Nondestructive Microscopy Technique Offers a Path Toward In-Silicon Quantum Computers

For first time, scientists can peer deep into silicon to image atoms far from the surface without damaging the sample

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3-D structures of atomically thin phosphorus layers buried 5 to 15 nanometers below a silicon surface
Illustration: Science Advances

An international team of researchers has developed a nondestructive imaging technique that can peer deep inside of silicon to locate and characterize various structures. While this should be a boon for testing and measuring conventional silicon chips currently used in information processing, it could have its greatest impact by enabling the next generation of devices for quantum information processing.

In research described in the journal Science Advances, researchers from the University of Linz in Austria, University College London, ETH Zurich, and École Polytechnique Fédérale de Lausanne in Switzerland have adapted the well-established microscopy technique known as Scanning Microwave Microscopy (SMM) to identify dopants deep inside the silicon without causing any damage to the material. (Dopants are atoms that are added to a semiconductor to change its electrical and optical properties.)

SMM is used for a wide range of applications from characterizing biological cells to new materials, such as graphene, or standard semiconductor samples. It’s done by combing an Atomic Force Microscope (AFM)—which has a nanoscopic probe that’s scanned over the sample of interest—with a Vector Network Analyzer (VNA) that sends out a microwave signal from the AFM probe. The signal is reflected within the volume of the sample and measured by the VNA, which gives information about the three-dimensional structure and electrical properties of the sample.

The researchers used this SMM technique to image the electrical properties of a patterned layer of phosphorus atoms under a silicon surface. By using this technique, the researchers were able to image 1,900 to 4,200 densely packed atoms buried four to 15 nanometers below the surface.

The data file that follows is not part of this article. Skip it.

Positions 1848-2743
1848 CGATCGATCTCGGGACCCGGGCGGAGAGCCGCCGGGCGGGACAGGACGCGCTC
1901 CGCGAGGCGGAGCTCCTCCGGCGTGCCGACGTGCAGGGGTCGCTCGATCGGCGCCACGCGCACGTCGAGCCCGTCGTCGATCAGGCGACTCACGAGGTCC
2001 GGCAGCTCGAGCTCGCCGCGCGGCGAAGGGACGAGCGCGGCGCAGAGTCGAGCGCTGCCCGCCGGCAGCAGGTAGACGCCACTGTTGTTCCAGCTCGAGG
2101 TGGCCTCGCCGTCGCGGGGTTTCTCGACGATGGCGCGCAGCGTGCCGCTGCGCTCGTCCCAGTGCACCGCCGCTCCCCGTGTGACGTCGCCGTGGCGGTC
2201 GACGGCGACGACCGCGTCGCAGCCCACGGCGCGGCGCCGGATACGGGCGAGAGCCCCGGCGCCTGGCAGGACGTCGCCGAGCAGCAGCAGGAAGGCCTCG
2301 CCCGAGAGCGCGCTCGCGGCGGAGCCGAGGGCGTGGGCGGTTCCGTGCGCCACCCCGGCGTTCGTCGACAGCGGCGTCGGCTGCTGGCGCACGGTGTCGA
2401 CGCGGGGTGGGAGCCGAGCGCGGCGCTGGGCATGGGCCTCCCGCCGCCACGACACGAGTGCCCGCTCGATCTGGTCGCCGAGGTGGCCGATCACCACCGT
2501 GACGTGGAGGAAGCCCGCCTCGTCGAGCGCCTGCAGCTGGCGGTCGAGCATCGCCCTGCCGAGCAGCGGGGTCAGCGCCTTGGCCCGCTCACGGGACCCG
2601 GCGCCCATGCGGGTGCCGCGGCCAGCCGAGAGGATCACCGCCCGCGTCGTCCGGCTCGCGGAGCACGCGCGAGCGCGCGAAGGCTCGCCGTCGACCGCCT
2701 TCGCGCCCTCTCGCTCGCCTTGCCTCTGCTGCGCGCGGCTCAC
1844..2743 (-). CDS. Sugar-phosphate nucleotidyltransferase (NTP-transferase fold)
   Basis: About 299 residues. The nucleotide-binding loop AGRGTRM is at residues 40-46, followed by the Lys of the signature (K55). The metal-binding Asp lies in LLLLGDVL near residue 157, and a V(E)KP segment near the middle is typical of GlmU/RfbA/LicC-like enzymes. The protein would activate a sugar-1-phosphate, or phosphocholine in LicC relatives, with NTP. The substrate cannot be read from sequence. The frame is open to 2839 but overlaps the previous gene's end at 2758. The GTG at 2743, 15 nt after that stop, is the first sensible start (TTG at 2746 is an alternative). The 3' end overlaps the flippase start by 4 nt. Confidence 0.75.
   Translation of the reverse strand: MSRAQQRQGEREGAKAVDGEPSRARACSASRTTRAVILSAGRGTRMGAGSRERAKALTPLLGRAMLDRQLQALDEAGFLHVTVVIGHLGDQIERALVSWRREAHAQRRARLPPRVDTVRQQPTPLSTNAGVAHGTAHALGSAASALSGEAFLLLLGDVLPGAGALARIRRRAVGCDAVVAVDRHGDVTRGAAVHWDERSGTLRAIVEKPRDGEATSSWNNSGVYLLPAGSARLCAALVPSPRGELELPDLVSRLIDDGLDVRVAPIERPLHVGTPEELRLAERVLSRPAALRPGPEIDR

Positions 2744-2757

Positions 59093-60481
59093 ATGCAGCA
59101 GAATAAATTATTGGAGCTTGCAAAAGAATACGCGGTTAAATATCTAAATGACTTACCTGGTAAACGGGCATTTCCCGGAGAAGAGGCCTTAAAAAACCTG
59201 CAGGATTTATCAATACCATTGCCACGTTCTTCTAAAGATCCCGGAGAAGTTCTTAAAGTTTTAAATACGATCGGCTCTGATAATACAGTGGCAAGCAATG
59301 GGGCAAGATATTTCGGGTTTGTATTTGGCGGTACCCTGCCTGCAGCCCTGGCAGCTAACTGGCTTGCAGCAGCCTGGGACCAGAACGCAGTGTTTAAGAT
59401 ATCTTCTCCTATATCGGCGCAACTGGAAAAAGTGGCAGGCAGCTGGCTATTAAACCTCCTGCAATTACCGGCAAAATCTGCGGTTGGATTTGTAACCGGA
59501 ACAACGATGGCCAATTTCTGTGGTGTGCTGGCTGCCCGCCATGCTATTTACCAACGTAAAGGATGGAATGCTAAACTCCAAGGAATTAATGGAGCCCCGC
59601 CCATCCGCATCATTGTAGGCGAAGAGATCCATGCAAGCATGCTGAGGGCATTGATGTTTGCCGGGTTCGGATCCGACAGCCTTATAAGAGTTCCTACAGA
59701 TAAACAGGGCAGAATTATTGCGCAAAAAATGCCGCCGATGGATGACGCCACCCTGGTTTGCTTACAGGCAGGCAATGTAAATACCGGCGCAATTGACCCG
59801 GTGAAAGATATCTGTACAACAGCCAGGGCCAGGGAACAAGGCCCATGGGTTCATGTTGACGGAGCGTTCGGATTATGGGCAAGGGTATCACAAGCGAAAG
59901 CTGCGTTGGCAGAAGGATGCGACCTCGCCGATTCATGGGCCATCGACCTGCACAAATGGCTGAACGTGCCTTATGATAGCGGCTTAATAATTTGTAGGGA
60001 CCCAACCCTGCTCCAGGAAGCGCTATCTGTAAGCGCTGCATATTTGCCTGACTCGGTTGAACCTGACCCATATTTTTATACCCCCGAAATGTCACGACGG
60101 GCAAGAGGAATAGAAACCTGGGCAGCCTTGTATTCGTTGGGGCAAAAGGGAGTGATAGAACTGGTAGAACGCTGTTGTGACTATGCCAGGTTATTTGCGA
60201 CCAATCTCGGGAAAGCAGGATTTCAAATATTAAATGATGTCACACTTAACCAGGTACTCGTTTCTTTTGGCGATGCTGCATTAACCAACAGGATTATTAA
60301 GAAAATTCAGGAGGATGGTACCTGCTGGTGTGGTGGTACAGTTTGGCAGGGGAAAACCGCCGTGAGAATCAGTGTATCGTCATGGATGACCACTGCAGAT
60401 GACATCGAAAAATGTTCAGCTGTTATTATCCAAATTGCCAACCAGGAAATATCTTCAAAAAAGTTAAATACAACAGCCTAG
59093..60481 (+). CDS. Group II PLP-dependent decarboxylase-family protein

Of course, there other microscopy techniques like Secondary Ion Mass Spectrometry (SIMS) that can image these dopants. However, the main advantage of SMM is that it doesn’t modify or damage the sample.

“We see potentially a global impact with our technique for standard silicon chips, which are becoming so sophisticated and complex that taking snapshots of their smallest working parts is extremely difficult and time-consuming, and currently involves destroying the chip,” explained Georg Gramse, a post-doc at the University of Linz who led the research, in an e-mail interview with IEEE Spectrum.

Gramse also notes that non-destructive imaging technologies are also becoming important for governments who are interested in knowing what is inside the foreign-made electronics they are using.

While SMM’s non-destructive scanning is sure to be of assistance to those making silicon chips for classical information processing, Gramse believes it will likely have an enormous impact on the fabrication of phosphorus-in-silicon quantum computers.

Quantum computers operate quite differently from classical computers that switch transistors either on or off to represent data as ones and zeroes. Instead, quantum computers use quantum bits that, because of the laws of quantum mechanics, can be in a state of superposition where they simultaneously act as both 1 and 0.

Four years ago, an initial step was taken towards making it possible to fabricate such quantum computers by using the same silicon used in today’s computers. The trick was to implant a phosphorus atom in the silicon. This approach manages to use the nuclear spin of the phosphorus atom that is embedded in silicon as a quantum bit, or qubit.

This latest research offers an important advance towards realizing these phosphorous-in-silicon devices since the SMM can be integrated into the same scanning probe instrument used to pattern the silicon devices. This would dramatically increase the speed of producing three-dimensional patterned structures. This is due to the fact that the same scanning probe instrument used to pattern the device also allows in situ and iterative control during the entire lithography molecular beam epitaxy (MBE) process for atomic-scale doping.

Gramse adds: “Currently we are studying the physical behavior of phosphorus layers on powered devices, which is the next step on the way towards in-silicon quantum computers.”

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